So How Is The Average Jose Doing?

Mexico’s middle class is bigger than it was
BY: PENNY NICHOLS

Defining the size of Mexico’s middle class is more complicated than it is in the United States, where it is a more straightforward measure of family size and income, with data gathered by the U.S. Census Bureau and other sources. Mexico is a far less transparent country.

So economists have measured the country’s middle class by other means — access to household goods or health care, consumption levels, access to credit, education, food security. It’s a politicized statistic, because Mexican politicians and commentators tend to pick the yardsticks that best suit their agendas, depending on whether they want to depict the country as better off, or mired in poverty. There’s a lot of fake news out there.

But the expansion of Mexico’s middle class over the past several decades is an undeniable trend. In 1960, some 80 percent of Mexicans were living in poverty. Today, the national average of “working poor” households (those that work but still can’t provide sufficient income for a family´s minimum food requirements) among Mexico’s 31 states is 40 percent. Baja California Sur has one of the lowest working poor rates in the country, at just 19 percent. While Mexico’s inequality gap remains wide compared with more developed countries in Europe and Asia, that gap has not increased in recent years as rapidly as it has in the United States. Meanwhile, Mexico’s working class appears to be floating upward on a rising tide: GDP per capita has increased from $7,357 in 1990 to $9,009 in 2015 (the most recent data available). That is a real gain, because inflation is under control.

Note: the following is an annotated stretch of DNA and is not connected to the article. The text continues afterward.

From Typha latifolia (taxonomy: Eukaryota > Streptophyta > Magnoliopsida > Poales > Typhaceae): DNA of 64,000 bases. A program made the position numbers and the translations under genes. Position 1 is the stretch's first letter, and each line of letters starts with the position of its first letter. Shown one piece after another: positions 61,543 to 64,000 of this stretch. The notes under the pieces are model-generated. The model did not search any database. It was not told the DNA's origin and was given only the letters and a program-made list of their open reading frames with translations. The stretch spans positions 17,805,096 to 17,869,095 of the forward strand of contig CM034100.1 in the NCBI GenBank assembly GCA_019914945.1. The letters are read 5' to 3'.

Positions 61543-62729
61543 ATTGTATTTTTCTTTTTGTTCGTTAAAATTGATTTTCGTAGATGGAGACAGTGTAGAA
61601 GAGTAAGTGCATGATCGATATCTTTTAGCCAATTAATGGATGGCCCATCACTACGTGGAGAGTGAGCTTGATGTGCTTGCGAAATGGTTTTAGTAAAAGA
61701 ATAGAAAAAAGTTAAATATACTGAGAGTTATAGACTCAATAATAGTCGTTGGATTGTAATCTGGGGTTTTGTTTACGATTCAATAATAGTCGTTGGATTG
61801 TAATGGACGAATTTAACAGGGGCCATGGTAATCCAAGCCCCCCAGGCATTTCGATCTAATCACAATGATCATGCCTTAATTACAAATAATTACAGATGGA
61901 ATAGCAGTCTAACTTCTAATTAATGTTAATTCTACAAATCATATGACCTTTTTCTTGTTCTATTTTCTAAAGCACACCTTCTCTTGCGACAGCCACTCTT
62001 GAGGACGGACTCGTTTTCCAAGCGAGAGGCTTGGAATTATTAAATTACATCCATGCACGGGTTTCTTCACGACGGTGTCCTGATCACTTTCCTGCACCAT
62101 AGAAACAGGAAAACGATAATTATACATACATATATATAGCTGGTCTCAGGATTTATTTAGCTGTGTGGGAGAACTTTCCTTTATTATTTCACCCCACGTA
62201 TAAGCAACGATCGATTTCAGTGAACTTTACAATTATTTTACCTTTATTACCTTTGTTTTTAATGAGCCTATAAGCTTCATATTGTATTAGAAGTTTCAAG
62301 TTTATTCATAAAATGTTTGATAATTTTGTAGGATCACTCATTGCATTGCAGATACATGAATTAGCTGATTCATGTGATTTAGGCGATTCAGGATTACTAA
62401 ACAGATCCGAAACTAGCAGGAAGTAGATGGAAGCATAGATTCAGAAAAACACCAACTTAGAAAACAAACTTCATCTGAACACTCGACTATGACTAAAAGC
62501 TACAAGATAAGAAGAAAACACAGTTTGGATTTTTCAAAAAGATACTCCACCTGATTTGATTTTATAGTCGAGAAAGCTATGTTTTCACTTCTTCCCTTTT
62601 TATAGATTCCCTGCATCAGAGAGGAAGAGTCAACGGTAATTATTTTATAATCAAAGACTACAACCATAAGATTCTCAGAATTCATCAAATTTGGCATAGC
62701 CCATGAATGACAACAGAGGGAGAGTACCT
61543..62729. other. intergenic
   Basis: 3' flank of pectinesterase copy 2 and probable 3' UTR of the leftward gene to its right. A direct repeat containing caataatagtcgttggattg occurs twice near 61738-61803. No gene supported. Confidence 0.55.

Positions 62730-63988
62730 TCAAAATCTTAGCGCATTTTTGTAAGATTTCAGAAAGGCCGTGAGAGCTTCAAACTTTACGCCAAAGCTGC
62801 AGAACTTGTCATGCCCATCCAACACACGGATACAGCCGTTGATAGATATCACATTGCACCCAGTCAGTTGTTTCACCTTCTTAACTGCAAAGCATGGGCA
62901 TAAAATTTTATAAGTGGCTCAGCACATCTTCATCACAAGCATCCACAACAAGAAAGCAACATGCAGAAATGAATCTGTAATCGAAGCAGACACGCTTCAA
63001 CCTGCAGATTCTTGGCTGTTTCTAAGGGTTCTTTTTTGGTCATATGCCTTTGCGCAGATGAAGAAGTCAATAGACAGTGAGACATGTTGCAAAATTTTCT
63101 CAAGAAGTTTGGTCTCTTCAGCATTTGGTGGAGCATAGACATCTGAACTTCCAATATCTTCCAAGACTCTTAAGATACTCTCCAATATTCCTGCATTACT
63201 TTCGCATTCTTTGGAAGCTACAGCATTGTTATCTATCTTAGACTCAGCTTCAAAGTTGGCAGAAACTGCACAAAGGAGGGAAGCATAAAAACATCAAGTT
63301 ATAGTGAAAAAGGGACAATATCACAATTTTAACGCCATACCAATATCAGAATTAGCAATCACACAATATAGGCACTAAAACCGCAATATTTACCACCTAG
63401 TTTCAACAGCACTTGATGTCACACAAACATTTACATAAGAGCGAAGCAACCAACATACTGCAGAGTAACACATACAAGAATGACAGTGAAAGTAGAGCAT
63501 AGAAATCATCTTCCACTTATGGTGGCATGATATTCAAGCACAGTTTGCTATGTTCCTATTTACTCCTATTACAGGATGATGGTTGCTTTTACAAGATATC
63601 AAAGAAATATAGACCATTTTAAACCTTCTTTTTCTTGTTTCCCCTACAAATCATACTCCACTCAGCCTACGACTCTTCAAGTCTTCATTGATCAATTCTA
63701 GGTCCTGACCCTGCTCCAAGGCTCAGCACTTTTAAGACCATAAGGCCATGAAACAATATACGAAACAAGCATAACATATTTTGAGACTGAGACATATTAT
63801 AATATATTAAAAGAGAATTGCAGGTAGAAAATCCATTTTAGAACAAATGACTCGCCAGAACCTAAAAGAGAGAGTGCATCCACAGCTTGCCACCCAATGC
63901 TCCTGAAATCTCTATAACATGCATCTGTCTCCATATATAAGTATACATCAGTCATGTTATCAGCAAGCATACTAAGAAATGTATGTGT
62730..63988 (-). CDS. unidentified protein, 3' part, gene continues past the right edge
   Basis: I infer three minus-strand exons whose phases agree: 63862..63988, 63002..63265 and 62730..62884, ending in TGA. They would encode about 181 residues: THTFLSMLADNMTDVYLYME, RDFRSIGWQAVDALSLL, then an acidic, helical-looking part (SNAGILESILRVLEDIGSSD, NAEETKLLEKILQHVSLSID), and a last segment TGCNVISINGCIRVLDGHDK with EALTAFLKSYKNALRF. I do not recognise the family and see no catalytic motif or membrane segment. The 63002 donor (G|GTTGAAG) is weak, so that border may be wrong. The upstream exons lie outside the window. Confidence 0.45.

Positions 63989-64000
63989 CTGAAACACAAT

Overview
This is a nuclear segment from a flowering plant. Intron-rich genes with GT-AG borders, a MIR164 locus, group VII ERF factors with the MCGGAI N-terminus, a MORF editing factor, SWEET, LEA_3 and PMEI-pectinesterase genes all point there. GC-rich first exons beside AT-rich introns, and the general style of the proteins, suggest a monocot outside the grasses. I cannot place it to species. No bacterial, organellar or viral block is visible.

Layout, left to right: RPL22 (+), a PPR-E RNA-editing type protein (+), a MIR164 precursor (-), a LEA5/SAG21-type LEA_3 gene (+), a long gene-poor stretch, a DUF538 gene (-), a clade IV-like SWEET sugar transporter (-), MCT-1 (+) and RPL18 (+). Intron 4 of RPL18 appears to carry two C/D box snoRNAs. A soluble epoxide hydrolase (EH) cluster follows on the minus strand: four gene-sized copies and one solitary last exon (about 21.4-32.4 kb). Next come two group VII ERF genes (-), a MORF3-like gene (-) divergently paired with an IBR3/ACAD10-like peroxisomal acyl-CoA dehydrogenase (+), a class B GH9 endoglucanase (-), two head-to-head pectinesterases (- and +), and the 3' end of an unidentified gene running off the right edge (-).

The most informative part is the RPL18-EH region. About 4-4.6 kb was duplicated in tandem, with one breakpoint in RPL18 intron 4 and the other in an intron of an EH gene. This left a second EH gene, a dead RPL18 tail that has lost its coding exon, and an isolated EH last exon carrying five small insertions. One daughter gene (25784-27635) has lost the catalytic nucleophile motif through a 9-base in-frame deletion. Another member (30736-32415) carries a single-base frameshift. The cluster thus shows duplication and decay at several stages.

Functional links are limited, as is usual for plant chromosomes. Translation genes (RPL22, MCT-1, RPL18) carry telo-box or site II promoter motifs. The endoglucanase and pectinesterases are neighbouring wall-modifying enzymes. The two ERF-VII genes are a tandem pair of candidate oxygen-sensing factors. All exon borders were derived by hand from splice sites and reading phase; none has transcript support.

The Organization of Economic Cooperation and Development, a group of 34 developed economies, considers Mexico to be 50 percent middle class, based on median incomes. Then there’s another gauge: self-perception. According to surveys, 65 percent of Mexicans see themselves as middle class.

One result of having a small middle class is there is a small pool to pull from for middle management. Middle management comes from the middle class. Case in point:

A restaurant will be founded by a rich guy. He’s not going to run it, he’s usually got other businesses and other interests. Who does he get to run it? There are no educated and trained middle managers, so he pulls one of his waiters out of the lower classes and calls him a manager. He has no idea how to manage, he doesn’t have the education, experience, or cultural background. And this is why Jose can’t get the tacos to the table before they get cold. It’s a lack of middle class/middle management.